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Encyclopedia > Cinder cone
Schematic representation of the internal structure of a typical cinder cone

A cinder cone or scoria cone is a steep conical hill of volcanic fragments that accumulate around and downwind from a volcanic vent.[1] The rock fragments, often called cinders or scoria, are glassy and contain numerous gas bubbles "frozen" into place as magma exploded into the air and then cooled quickly.[1] Cinder cones range in size from tens to hundreds of meters tall.[1] Cinder cones are made of pyroclastic material. For type of volcanic landform, see Cinder cone. ... Schematic representation of the internal structure of a typical cinder cone From Principal Types of Volcanoes, http://pubs. ... Schematic representation of the internal structure of a typical cinder cone From Principal Types of Volcanoes, http://pubs. ... Hills redirects here. ... A cinder is a fragment of cooled pyroclastic material (lava or magma). ... This article is about volcanoes in geology. ... A cinder is a fragment of cooled pyroclastic material (lava or magma). ... Scoria Scoria is a textural term for macrovesicular volcanic rock ejecta. ... This article is about the material. ... Magma is molten rock located beneath the surface of the Earth (or any other terrestrial planet), and which often collects in a magma chamber. ... Pyroclastic rocks are formed from lavas which are ejected into the air, as occur in pyroclastic flows or Plinian eruptions. ...


Many cinder cones have a bowl-shaped crater at the summit. Lava flows are usually erupted by cinder cones, either through a breach on one side of the crater or from a vent located on a flank.[1] If the crater is fully breached, the remaining walls form an amphitheatre or horseshoe shape around the vent. Lava rarely issues from the top (except as a fountain) because the loose, uncemented cinders are too weak to support the pressure exerted by molten rock as it rises toward the surface through the central vent.[1] Look up lava, Aa, pahoehoe in Wiktionary, the free dictionary. ...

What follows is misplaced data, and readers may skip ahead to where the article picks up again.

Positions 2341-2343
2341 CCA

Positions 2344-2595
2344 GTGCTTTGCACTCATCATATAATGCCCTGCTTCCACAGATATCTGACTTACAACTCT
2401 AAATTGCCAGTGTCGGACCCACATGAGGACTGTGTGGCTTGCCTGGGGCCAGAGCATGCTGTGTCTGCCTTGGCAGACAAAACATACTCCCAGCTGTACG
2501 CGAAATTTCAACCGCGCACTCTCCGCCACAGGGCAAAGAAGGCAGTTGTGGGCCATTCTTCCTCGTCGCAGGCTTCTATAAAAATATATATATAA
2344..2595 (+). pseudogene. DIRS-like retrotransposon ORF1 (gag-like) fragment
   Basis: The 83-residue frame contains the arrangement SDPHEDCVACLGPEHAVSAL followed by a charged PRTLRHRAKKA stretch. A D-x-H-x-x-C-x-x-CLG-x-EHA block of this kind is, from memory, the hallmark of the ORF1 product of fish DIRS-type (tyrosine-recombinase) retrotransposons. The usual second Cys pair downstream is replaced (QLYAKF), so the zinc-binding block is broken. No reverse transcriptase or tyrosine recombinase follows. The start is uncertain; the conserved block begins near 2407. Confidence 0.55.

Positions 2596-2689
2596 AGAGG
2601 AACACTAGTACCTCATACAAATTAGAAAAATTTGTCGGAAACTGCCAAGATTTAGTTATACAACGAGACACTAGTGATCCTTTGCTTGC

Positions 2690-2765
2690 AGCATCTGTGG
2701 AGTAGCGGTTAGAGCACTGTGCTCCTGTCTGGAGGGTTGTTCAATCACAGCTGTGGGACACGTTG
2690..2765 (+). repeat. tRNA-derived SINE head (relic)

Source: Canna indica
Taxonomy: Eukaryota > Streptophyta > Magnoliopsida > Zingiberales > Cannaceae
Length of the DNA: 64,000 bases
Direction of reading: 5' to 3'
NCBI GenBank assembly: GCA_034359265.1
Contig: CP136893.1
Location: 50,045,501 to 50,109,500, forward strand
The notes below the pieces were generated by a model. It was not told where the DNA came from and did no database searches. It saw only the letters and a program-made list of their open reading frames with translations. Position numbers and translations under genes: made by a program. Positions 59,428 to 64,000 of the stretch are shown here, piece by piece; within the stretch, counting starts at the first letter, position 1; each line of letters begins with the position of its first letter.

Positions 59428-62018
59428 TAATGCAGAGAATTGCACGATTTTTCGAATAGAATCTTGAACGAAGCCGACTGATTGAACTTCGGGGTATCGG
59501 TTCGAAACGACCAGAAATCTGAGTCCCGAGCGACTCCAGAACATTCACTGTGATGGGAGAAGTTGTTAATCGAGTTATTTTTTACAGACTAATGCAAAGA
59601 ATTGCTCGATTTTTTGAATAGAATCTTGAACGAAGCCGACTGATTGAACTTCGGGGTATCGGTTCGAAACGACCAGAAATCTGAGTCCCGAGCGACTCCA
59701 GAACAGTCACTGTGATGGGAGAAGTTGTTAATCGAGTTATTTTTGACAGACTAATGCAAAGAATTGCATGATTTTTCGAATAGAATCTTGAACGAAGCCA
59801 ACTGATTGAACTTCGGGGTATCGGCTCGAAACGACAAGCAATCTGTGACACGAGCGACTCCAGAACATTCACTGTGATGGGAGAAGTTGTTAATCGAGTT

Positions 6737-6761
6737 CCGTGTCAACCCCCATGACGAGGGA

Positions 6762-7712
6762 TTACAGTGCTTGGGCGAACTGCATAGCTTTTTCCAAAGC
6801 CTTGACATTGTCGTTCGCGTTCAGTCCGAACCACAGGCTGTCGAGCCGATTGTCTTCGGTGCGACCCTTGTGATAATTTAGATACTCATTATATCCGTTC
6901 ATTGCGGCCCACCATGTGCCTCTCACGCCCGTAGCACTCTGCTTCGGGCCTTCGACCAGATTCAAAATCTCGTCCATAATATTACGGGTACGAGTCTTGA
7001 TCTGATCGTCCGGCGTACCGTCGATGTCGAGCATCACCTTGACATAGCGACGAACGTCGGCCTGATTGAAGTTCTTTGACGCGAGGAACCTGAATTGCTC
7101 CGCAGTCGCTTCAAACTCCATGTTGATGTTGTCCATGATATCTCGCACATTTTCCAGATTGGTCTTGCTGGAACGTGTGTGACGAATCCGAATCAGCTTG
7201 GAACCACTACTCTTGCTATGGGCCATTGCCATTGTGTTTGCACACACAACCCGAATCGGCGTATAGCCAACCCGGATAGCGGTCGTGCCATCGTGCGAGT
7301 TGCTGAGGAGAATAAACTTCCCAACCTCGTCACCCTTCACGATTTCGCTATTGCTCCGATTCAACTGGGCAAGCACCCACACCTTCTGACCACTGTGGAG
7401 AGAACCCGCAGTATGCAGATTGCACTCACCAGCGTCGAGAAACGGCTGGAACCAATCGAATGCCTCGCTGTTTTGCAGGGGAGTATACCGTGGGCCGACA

Sunset Crater, a typical cinder cone with little vegetation.
Sunset Crater, a typical cinder cone with little vegetation.

Cinder cones are commonly found on the flanks of shield volcanoes, stratovolcanoes, and calderas.[1] For example, geologists have identified nearly 100 cinder cones on the flanks of Mauna Kea, a shield volcano located on the Island of Hawaii.[1] These cones are also referred to as scoria cones and cinder and spatter cones.[1] Sunset Crater is a cinder cone located north of Flagstaff, Arizona in the United States. ... Shield volcano A shield volcano is a large volcano with shallow-sloping sides. ... A cutaway diagram of a stratovolcano Mount St. ... Satellite image of Santorini. ... Mauna Kea is a dormant volcano in the Hawaiian Islands, one of five volcanoes which together form the island of Hawaii. ... Shield volcano A shield volcano is a large volcano with shallow-sloping sides. ... This article is about the U.S. State. ...


Perhaps the most famous cinder cone, Paricutin, grew out of a corn field in Mexico in 1943 from a new vent.[1] Eruptions continued for 9 years, built the cone to a height of 424 meters, and produced lava flows that covered 25 kmĀ².[1] Paricutín is a volcano in the Mexican state of Michoacán, close to the village of the same name. ...


The Earth's most historically active cinder cone is Cerro Negro in Nicaragua.[1] It is part of a group of four young cinder cones NW of Las Pilas volcano.[1] Since it was born in 1850, it has erupted more than 20 times, most recently in 1992 and 1995.[1] Cerro Negro is a volcano in the Cordillera de los Maribios mountain range in Nicaragua, about 10km from the village of Malpaisillo. ... Las Pilas is a volcano located in the western part of Nicaragua. ...


See also

Puu Ōō, a cinder-and-spatter cone on Kīlauea, Hawaii Volcanic cones are among the simplest volcano formations in the world. ...

References

  1. ^ a b c d e f g h i j k l m Photo glossary of volcano terms: Cinder cone. USGS Volcano Hazards Program.

  Results from FactBites:
 
USGS Photo Glossary: Cinder cone (314 words)
A cinder cone is a steep, conical hill of volcanic fragments that accumulate around and downwind from a vent.
Cinder cones usually erupt lava flows, either through a breach on one side of the crater or from a vent located on a flank.
Cinder cones are commonly found on the flanks of shield volcanoes, stratovolcanoes, and calderas.
  More results at FactBites »

 
 

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